Return to work interviews are not at the top of any managers list of favourite tasks. They can feel intrusive and an exercise in stating the obvious.
When we have a list of questions set out in front of us, we feel duty bound to follow them and that’s where managers can come unstuck.
So, give this structure a whirl. It is proven to turn awkwardness into a comfortable and constructive conversations by:
- Putting the questions asked into context and as a result making them feel less intrusive.
- Putting the emphasis on the constructive nature of the meeting by focusing on the ‘welcome back’.
- Helping to set a clear plan for the next steps.
Don’t worry, it will still cover all the important information the list of questions is designed to capture too. For a deeper dive into how to use this technique to welcome your employees back to work, watch this video.
Talk About the ‘Here and Now’
Kick off by telling the employee how good it is to have them back, and ask them if they feel fit enough to be back.
If they have any reservations or medication that might affect their return to work, be sure to acknowledge that it’s important to talk about it, and that you’ll need some more context.
Then, Look Backwards
This stage of the conversation is designed to gather the reasons and causes for the absence. Try a question such as ‘tell me what caused you to be off work’ to start with.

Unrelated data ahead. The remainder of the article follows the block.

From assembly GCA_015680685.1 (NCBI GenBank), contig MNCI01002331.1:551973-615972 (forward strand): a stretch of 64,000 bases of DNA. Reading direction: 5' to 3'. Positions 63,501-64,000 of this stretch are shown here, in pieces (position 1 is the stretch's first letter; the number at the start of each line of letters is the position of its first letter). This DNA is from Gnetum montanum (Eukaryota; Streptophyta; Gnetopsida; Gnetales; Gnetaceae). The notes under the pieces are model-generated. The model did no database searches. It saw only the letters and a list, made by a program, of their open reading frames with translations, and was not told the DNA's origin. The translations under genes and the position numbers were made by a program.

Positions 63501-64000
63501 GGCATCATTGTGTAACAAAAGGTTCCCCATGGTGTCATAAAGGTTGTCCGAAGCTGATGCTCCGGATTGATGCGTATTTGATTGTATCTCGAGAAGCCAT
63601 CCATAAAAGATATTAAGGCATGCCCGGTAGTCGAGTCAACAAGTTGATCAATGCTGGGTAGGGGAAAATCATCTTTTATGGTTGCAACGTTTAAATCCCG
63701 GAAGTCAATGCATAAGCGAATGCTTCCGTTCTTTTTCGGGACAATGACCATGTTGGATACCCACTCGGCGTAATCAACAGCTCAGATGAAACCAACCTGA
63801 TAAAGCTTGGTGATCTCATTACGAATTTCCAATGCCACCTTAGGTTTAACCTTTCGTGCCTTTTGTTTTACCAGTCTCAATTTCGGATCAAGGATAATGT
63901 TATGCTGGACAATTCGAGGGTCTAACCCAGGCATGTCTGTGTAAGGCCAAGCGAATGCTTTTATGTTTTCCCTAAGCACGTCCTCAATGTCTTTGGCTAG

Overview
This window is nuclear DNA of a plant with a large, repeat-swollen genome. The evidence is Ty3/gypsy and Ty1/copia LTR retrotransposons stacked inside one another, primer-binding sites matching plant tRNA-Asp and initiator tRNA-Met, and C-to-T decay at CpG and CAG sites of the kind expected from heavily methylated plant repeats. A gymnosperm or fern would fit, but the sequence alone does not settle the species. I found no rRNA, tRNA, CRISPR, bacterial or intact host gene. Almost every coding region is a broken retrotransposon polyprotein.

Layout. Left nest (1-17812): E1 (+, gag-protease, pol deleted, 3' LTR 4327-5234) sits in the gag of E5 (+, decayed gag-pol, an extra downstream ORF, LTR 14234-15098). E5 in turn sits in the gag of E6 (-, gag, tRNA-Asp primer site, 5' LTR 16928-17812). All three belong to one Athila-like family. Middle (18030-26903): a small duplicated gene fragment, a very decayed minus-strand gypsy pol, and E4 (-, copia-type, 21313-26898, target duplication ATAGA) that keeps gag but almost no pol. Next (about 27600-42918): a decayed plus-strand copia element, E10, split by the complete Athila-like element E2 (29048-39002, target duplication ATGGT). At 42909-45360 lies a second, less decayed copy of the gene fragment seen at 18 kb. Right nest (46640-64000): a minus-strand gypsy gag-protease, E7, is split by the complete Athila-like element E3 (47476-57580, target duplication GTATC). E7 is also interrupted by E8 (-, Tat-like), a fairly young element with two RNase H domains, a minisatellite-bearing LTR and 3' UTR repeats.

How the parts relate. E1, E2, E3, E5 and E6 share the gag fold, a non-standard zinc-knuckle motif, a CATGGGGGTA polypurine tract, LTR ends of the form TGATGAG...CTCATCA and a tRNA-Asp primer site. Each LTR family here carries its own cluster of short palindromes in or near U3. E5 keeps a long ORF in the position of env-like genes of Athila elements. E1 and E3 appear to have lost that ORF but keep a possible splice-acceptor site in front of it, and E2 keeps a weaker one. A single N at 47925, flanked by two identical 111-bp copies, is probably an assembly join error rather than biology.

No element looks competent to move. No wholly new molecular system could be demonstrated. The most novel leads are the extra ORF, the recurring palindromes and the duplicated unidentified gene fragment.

If the cause of the absence was injury or stress related, we need to understand whether work caused or contributed. To do this, open questions are your friends. Try something like ‘what was the cause of you feeling stressed?’ or ‘how did you injure your knee?’.
If you get a direct response such as ‘I fell off a ladder’ – try a question funnel to get to the detail needed.
Remember that the aim of this stage of return to work interviews is to untangle whether any other steps are needed, for example, getting Health and Safety involved or logging something in the accident book.
Time to Look Forwards
The final stage in the structure is to ask the employee to confirm whether they feel able to return to their full range of duties and hours. If coming straight back to work isn’t the right solution, adjourn and speak to HR.
If short term adjustments are needed – be specific as to what they are and for how long they are required. Look to pre-arrange regular reviews running up to your agreed timescale. Of course one or two days off with a cold and this may not be necessary – but if the absence is more involved it might be required.
It’s a good idea to bring the conversation to a close by running over the employees absence record. Has it reached a policy trigger point? If so, take the next steps as identified. If you need to go more formal – we have another guide to what an invite to an attendance management meeting has to say (and why!) here.
And finally, you can dust off the list of questions that we put aside at the beginning as a quick checklist to see that everything has been covered.